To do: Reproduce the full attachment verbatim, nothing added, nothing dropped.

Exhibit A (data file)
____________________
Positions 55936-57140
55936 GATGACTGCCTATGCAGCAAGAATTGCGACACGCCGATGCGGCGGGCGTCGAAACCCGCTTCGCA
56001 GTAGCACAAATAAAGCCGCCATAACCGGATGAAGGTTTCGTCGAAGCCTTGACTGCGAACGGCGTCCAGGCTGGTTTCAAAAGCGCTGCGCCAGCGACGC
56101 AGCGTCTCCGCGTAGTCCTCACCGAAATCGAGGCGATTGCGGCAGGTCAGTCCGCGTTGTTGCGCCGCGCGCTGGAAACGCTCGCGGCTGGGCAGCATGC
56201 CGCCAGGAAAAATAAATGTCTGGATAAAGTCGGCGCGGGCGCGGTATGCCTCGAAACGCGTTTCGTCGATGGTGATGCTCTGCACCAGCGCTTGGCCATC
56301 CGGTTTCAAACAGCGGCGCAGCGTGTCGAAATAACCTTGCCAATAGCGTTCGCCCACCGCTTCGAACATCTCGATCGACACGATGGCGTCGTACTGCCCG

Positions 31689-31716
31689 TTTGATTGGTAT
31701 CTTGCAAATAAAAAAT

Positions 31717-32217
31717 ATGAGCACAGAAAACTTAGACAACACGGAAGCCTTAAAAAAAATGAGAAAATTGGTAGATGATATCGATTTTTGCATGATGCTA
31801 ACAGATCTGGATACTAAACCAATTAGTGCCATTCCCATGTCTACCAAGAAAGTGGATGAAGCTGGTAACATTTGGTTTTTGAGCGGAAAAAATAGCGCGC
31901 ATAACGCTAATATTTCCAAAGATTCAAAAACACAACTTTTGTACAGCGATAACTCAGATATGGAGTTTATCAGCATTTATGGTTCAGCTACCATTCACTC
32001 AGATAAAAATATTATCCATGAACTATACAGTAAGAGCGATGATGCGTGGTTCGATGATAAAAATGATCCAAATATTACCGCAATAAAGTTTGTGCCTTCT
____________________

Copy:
Positions 55936-57140
55936 GATGACTGCCTATGCAGCAAGAATTGCGACACGCCGATGCGGCGGGCGTCGAAACCCGCTTCGCA
56001 GTAGCACAAATAAAGCCGCCATAACCGGATGAAGGTTTCGTCGAAGCCTTGACTGCGAACGGCGTCCAGGCTGGTTTCAAAAGCGCTGCGCCAGCGACGC
56101 AGCGTCTCCGCGTAGTCCTCACCGAAATCGAGGCGATTGCGGCAGGTCAGTCCGCGTTGTTGCGCCGCGCGCTGGAAACGCTCGCGGCTGGGCAGCATGC
56201 CGCCAGGAAAAATAAATGTCTGGATAAAGTCGGCGCGGGCGCGGTATGCCTCGAAACGCGTTTCGTCGATGGTGATGCTCTGCACCAGCGCTTGGCCATC
56301 CGGTTTCAAACAGCGGCGCAGCGTGTCGAAATAACCTTGCCAATAGCGTTCGCCCACCGCTTCGAACATCTCGATCGACACGATGGCGTCGTACTGCCCG

Positions 31689-31716
31689 TTTGATTGGTAT
31701 CTTGCAAATAAAAAAT

Positions 31717-32217
31717 ATGAGCACAGAAAACTTAGACAACACGGAAGCCTTAAAAAAAATGAGAAAATTGGTAGATGATATCGATTTTTGCATGATGCTA
31801 ACAGATCTGGATACTAAACCAATTAGTGCCATTCCCATGTCTACCAAGAAAGTGGATGAAGCTGGTAACATTTGGTTTTTGAGCGGAAAAAATAGCGCGC
31901 ATAACGCTAATATTTCCAAAGATTCAAAAACACAACTTTTGTACAGCGATAACTCAGATATGGAGTTTATCAGCATTTATGGTTCAGCTACCATTCACTC
32001 AGATAAAAATATTATCCATGAACTATACAGTAAGAGCGATGATGCGTGGTTCGATGATAAAAATGATCCAAATATTACCGCAATAAAGTTTGTGCCTTCT